E.g. downtown (:P and (D) trains arrive at the same time at 59th street, now one of the trains has to wait until the other clears, so if (D) goes ahead, the (:( stays. Assuming there is a downtown (C) train approaching 59th, since local track is occupied the (C) can't go further and has to stop in the tunnel.

If all the lines would be separate, this setting above would not ever happen.

 

At last where did you see the bashing, all I wanted to know what was the purpose of having so many curves in the system. I gave the example so the people would know where I'm coming from to answer it correctly, and they did.

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So being cheap and providing extra service without digging another set of tunnels is advanced? It's smart at best and I wish no other country/city to have a redicule of "express" subway. The way I see this, express subway service is the sole priviledge of the New York City, because the service from the outer boroughs centers on the relatively narrow island of Manhattan, which physically can not hold all of the unwinded routes. Thus to bring all of the service(except Cross-Town) to Manhattan, both economic and practical solution was born; the express tracks. They do not slow down the other, local, lines and help relieve the crowds on the platforms. On other hand it reduces the surface area that otherwise two or more lines would be served by subway. It also creates bottlenecks when two trains from two lines switch to the single track.

E.g. downtown (:P and (D) trains arrive at the same time at 59th street, now one of the trains has to wait until the other clears, so if (D) goes ahead, the (:( stays. Assuming there is a downtown (C) train approaching 59th, since local track is occupied the (C) can't go further and has to stop in the tunnel.

If all the lines would be separate, this setting above would not ever happen.

 

At last where did you see the bashing, all I wanted to know what was the purpose of having so many curves in the system. I gave the example so the people would know where I'm coming from to answer it correctly, and they did.

 

He was talking to Chris not you.

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Here we go again, "everyone else does blah blah and we don't".

 

We have the most advanced subway system in the world, every other system built after it is oboslite and should be rebuilt to OUR standards.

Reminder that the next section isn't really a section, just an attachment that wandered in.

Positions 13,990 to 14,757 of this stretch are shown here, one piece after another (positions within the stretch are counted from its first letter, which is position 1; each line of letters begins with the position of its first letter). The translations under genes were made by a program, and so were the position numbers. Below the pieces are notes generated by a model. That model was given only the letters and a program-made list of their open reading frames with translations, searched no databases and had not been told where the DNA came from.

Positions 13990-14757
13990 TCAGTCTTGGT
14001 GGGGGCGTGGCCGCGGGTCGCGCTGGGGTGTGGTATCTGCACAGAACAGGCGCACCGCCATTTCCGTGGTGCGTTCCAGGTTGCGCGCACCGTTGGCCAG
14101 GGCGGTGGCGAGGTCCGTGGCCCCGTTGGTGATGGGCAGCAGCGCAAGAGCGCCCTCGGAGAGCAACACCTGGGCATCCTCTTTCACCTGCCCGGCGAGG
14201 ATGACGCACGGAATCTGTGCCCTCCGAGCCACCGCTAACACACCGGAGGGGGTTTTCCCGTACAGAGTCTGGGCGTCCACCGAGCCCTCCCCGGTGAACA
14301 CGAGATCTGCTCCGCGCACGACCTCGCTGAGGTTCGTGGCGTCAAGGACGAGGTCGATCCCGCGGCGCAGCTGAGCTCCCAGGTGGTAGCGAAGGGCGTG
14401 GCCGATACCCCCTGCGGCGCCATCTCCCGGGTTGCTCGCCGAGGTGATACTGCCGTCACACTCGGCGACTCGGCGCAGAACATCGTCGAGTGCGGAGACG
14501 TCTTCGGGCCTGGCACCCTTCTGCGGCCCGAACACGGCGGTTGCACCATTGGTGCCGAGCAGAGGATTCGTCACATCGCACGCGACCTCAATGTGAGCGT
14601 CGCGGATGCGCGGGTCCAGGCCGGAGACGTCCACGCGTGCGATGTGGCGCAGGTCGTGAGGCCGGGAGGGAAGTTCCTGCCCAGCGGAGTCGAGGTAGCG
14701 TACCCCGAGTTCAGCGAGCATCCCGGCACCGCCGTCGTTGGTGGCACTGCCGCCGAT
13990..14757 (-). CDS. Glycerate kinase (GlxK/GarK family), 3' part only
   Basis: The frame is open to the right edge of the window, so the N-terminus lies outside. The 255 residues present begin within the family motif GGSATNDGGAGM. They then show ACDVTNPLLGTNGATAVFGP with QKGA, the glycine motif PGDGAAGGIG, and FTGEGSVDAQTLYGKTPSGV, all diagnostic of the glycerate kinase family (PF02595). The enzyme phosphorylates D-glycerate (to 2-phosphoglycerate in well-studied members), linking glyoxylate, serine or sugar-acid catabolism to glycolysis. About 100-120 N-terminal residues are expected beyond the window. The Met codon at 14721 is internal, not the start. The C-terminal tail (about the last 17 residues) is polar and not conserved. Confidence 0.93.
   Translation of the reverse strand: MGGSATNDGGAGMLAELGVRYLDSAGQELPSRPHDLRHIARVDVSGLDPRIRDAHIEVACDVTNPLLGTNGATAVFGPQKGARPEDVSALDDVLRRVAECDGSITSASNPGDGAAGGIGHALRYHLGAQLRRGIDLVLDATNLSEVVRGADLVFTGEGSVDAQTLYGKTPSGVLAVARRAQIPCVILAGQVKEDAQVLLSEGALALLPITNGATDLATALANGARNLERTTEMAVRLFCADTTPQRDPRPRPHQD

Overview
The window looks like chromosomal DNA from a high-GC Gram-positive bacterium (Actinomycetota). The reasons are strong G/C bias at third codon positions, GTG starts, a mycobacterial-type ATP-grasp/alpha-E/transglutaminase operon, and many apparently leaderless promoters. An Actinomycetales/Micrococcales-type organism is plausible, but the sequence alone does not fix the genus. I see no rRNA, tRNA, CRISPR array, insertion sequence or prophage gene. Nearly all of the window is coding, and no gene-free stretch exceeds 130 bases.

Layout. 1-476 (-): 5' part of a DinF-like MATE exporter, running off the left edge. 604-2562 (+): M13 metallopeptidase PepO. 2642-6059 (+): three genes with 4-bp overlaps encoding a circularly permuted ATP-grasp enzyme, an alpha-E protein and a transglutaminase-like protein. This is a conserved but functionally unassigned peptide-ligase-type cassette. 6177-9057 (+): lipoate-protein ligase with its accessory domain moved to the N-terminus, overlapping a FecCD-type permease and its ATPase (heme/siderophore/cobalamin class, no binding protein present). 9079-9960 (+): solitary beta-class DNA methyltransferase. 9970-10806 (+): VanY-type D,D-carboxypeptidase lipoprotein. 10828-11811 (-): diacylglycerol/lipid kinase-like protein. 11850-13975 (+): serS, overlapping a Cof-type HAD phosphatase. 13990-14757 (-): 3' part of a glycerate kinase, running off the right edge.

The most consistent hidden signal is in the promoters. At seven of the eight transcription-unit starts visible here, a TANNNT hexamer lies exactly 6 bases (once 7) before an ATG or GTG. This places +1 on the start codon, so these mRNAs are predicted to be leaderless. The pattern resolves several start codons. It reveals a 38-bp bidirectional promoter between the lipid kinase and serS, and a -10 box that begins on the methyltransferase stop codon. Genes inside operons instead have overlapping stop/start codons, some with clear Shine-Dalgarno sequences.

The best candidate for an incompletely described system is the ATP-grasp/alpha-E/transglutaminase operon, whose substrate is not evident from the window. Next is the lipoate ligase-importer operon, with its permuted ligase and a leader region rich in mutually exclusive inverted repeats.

Why? Becuase we have EXPRESS TRACKS and a lot of them.

 

Let the MTA finish the CBTCRF-ATO system, and we'd be even more advanced.

The smartest thing I see is redundancy, which we are seeing less of now compared to when subway construction first started (refer to the reduction of 72 Street from a 3-tracked station to a 2-tracked station). When I rode the trains much more frequently than today (back when the (Mx) and (R) still ran together)), trains would sometimes get stuck going down 4 Avenue during PM rush. The entire express track would be backed up while the locals zoomed by (or the other way around).

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The original subways were planned to serve large numbers of people. However moving large numbers of people into and out of very deep stations requires the use of elevators or escalators. Think about the IRT subway stations at 168th Street, or 191st Street, or 190th Street on the A-line. There is just no way that most folks are going to walk 10 flights of stairs to reach the subway trains each and every day.

 

Building the stations closer to the surface allows much easier access to the stations and their platforms. The subways generally follow the streets because the streets are public property - just think about the ease of acquiring the property and property rights (easements, etc) for all of the land that the subways and their elevated lines use - especially in the core of the city that was well developed when the subways were built.